Here is a short video introduction to how Google TV works on a Sony TV:
Sony's 2023 remote control is almost identical to last year's version except for the fact that it now has six sponsored buttons (or seven if you also count the Google Assistant button), up from four last year. With Android TV and Google TV devices, the buttons can be reconfigured, unofficially, with a button remapper app but obviously you cannot change the printed logo on top.
We wish Sony would dial back its focus on ads and instead focus first and foremost on the user experience, offering user-configurable buttons. Sony's premium pricing strategy shouldn't leave the user with the same number of sponsored buttons and ads as any inexpensive Android TV / Google TV.
The remote control itself has been greatly simplified since 2022, which is something we applaud, but it could be further simplified and it feels a bit cheap with its full plastic enclosure and hard rubber buttons. The remote control does not match Sony's premium positioning either.
Sony's 'Acoustic Multi-Audio' speaker system in X90L lacks clarity in vocals and detail in general. Movies and games tend to sound trapped. The system is designed to enhance vocals and make it appear as if they come directly from the screen but compared to Sony's OLED TVs where the OLED panel is the actual speaker and where voices do sound as if they come from the person on-screen, the effect is very limited on X90L with its LCD panel that cannot be utilized in this way. Instead, the tweeters are in the frame.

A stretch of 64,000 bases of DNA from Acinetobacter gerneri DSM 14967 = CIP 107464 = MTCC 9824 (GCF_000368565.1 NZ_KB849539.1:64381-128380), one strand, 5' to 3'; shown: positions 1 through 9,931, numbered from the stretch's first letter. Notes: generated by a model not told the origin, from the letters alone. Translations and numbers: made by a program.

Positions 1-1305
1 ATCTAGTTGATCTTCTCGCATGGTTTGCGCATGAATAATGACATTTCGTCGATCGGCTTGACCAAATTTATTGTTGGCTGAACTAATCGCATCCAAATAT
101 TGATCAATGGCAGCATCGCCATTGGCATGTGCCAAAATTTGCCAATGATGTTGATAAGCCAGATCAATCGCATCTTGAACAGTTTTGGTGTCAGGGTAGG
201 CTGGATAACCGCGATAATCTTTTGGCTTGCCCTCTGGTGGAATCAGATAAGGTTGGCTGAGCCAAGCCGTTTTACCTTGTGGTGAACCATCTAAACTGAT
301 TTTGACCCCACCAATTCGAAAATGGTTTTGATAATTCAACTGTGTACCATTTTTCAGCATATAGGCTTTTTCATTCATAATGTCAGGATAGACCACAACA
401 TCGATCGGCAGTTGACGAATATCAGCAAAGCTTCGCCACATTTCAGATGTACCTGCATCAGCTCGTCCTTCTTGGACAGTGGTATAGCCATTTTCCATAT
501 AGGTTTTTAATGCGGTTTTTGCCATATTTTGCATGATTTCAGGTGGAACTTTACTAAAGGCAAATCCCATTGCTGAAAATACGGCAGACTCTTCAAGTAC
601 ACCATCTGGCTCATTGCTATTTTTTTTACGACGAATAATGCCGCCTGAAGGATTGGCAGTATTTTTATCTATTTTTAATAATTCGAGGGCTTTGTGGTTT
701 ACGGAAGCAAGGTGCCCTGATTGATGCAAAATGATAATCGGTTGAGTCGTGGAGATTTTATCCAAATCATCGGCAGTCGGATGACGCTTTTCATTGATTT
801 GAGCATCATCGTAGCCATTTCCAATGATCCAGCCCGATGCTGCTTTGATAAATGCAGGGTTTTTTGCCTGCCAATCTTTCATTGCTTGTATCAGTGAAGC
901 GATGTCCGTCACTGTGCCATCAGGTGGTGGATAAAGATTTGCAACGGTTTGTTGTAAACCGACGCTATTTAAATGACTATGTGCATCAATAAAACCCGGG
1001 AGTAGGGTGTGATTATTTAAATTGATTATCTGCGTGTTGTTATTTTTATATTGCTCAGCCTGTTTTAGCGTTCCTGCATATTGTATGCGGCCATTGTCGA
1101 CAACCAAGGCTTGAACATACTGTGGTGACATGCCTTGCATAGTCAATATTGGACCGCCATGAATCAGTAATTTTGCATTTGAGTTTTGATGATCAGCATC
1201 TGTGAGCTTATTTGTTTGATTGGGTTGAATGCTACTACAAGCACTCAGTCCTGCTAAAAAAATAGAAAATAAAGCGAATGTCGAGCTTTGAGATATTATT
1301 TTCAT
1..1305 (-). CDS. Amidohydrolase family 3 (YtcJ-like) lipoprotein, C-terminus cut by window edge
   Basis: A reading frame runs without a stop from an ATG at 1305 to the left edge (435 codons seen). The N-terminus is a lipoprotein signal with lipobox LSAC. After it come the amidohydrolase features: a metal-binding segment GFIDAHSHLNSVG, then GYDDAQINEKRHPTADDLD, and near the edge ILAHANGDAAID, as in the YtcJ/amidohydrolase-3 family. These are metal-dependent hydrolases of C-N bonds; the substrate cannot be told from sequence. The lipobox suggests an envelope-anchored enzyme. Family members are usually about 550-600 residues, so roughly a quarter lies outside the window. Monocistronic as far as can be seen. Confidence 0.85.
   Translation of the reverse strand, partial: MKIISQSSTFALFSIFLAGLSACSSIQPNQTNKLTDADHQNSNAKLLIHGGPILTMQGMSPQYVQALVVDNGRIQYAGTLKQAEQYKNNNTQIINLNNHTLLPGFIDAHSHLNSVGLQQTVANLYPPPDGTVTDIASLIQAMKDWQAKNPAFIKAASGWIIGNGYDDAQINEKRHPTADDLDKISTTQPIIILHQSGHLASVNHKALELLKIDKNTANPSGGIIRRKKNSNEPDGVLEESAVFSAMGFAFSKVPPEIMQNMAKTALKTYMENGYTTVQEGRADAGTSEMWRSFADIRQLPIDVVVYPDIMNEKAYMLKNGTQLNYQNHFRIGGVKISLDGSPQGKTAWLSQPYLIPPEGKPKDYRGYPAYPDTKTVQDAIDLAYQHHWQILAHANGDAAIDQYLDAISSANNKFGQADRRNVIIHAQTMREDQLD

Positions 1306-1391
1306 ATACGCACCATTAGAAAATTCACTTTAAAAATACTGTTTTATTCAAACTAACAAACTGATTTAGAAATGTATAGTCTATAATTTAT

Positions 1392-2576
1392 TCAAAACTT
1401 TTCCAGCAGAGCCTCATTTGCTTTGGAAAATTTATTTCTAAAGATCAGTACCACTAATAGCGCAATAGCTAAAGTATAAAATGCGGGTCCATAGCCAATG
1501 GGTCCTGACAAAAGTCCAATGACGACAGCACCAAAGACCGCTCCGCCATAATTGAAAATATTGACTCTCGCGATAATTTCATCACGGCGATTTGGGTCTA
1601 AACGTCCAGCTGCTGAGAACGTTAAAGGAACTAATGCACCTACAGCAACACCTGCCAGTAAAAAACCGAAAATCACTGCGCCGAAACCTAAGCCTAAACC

X90L has better bass than the average TV but I was still left underwhelmed. There is an audio upscaling feature that can up-convert stereo to virtual surround but I did not particularly like the effect.
Unlike some of its competitors, Sony provides support for both Dolby and DTS audio formats including Dolby Atmos and the special flavor of IMAX Enhanced DTS audio that will expand to Disney+ later this year. You should not expect much effect from Atmos and IMAX DTS when using the built-in speakers – the speaker hardware sets limitations – but support ensures that you can also output the advanced sound formats via HDMI ARC/eARC to a receiver or soundbar system.
In addition, X90L features an 'Advanced auto volume' feature – similar to the "AI" features promoted by other brands – that aims to keep the volume at a constant level across inputs. In our testing it worked quite well but it is not perfect.
While the speakers may satisfy the casual viewer, we recommend separate speakers for movies, series and gaming due to the clear limitations in midtones, bass, and perspective.